Fertilizer Subsidies in Ghana
Subsidies to promote fertilizer use have become a popular policy in Africa south of the Sahara, aimed at increasing the region’s lagging agricultural production. However, new research from Ghana, published in Food Security, suggest that fertilizer subsidies alone may not be enough to encourage greater fertilizer application and increase farm productivity.
According to the study, while maize accounts for 20 percent of calorie intake and 13 percent of total cultivated land in Africa south of the Sahara, maize yields in the region remain the lowest in the world – only 0.5 to 2.5 tons per hectare (compared to the global average of 6-7 tons per hectare). These low yields can be attributed mostly to soil nutrient depletion and the widespread use of low-yielding maize varieties. To address this first cause, efforts by policymakers and development practitioners have focused on increasing fertilizer use through price subsidy programs. These programs aim to lower the cost of fertilizers for poor farmers, thus encouraging more farmers to adopt modern fertilizers and hopefully increasing both crop yields and farm incomes.
Since 2008, the Government of Ghana (GoG) has used its fertilizer subsidy program to lower the cost of fertilizer for smallholders, with the ultimate aim of increasing fertilizer use on staple crops and increasing overall yields. The program has grown steadily since then, with annual costs tripling $60 million in 2012, according to Ghana’s Ministry of Food and Agriculture. Despite this spending, however, fertilizer consumption in Ghana remains well below the average for the region.
To investigate why fertilizer take-up in Ghana remains low, this latest study utilizes cross-sectional data from 645 maize plots in Ghana to provide empirical evidence on how maize yields respond to fertilizer application, the profitability of fertilizer use for farmers, and how Ghana’s fertilizer subsidy program impacts the economics of fertilizer use.
The study finds that maize yields responded positively to increased fertilizer application. Applying 1 kg of nitrogen fertilizer led to a yield increase of 22-26 kg/ha in both the northern and the southern regions of the country. In addition, the authors found that growing maize with fertilizer is profitable for Ghana’s farmers, at both market prices and subsidized prices. This finding again held true across different locations, different farming practices, and different seed types (traditional vs modern seed varieties and certified vs non-certified seeds).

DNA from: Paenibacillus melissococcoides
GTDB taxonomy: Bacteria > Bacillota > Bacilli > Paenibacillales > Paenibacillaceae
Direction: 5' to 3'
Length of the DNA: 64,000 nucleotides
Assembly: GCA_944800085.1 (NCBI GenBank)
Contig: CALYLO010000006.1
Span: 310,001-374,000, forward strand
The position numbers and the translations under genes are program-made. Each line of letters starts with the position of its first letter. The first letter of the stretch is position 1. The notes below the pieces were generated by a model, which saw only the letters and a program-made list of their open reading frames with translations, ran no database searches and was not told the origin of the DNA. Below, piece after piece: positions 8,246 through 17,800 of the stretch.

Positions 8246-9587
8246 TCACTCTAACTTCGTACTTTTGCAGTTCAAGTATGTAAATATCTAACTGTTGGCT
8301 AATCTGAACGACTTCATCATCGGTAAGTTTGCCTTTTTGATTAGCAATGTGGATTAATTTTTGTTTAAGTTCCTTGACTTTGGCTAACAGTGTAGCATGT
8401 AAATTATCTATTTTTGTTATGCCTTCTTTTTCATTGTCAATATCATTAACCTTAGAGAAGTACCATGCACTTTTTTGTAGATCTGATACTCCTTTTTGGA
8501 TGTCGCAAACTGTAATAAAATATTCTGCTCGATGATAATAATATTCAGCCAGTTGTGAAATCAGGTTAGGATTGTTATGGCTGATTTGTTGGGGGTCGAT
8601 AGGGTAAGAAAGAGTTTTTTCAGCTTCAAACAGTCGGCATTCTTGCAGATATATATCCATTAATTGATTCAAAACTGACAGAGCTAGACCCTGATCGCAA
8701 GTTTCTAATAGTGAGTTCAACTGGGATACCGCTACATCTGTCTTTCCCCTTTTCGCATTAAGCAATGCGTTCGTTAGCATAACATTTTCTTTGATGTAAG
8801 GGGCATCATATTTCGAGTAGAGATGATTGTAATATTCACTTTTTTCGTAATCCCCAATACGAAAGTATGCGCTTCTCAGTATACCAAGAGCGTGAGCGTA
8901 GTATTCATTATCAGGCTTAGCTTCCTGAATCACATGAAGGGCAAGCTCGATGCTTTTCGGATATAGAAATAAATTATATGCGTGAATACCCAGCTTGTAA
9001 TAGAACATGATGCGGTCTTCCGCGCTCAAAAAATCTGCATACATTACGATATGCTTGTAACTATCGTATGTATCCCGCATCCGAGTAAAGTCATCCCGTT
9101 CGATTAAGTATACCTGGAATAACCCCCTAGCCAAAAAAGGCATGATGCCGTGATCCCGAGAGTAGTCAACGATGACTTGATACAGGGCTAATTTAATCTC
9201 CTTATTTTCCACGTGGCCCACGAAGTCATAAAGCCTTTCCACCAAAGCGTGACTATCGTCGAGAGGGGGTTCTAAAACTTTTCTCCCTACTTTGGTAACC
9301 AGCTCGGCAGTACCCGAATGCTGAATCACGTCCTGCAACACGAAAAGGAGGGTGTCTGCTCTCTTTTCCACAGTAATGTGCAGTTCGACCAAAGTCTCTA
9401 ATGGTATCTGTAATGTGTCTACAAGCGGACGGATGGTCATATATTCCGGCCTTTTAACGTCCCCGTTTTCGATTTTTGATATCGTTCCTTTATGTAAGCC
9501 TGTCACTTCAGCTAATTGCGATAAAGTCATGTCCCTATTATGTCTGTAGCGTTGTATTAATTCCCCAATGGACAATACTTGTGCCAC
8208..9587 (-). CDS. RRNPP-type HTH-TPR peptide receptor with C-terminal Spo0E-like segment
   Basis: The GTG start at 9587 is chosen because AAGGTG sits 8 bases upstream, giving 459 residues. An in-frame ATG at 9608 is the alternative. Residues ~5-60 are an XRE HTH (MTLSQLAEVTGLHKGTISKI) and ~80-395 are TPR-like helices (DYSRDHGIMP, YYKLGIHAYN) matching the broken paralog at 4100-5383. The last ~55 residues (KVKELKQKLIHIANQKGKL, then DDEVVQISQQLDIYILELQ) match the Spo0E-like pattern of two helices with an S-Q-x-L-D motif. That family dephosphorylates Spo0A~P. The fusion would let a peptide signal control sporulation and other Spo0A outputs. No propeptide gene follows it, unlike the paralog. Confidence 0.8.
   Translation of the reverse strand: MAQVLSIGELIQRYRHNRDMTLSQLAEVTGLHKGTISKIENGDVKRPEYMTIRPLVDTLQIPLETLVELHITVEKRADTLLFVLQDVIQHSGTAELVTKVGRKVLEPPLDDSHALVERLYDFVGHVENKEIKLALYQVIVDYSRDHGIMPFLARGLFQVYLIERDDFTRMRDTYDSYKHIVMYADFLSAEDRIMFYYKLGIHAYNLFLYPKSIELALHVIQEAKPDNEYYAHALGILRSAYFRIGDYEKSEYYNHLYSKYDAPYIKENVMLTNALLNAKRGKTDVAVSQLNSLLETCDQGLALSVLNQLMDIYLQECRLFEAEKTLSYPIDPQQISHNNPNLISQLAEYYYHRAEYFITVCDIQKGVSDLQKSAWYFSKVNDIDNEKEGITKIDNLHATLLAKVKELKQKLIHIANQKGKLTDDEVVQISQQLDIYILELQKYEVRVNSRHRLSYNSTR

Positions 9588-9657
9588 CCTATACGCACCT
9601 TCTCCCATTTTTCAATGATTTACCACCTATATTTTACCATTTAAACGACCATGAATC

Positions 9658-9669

Despite these positive impacts of fertilizer use, however, the nitrogen application rate in the study areas only averaged 44 kg/ha, much lower than both levels recommended by the government and national research institute (90 kg/ha) and levels computed to be economically optimal (225 kg/ha).
The authors identify several other factors that appear to constitute major bottlenecks to increasing fertilizer use and farm productivity. These factors include accessibility to modern seed varieties, cost of certified seed varieties, degree of agricultural mechanization, access to hired labor, access to extension services, and a household’s degree of commercialization and market access. When these factors are favorable, the study finds that farmers are more likely to adopt both fertilizer and modern seed varieties, both of which can improve agricultural productivity.
In terms of policy implications, the author suggest that more than fertilizer subsidies may be needed given that many factors other than price limit fertilizer adoption. The authors recommend that policymakers in Ghana, and in the region as a whole, take a more integrated, holistic approach to policies to encourage fertilizer application and drive agricultural productivity growth. Such an approach should increase access to complementary inputs like modern seed varieties and agricultural mechanization, as well as increasing the reach and quality of agricultural extension services.
By: Sara Gustafson, IFPRI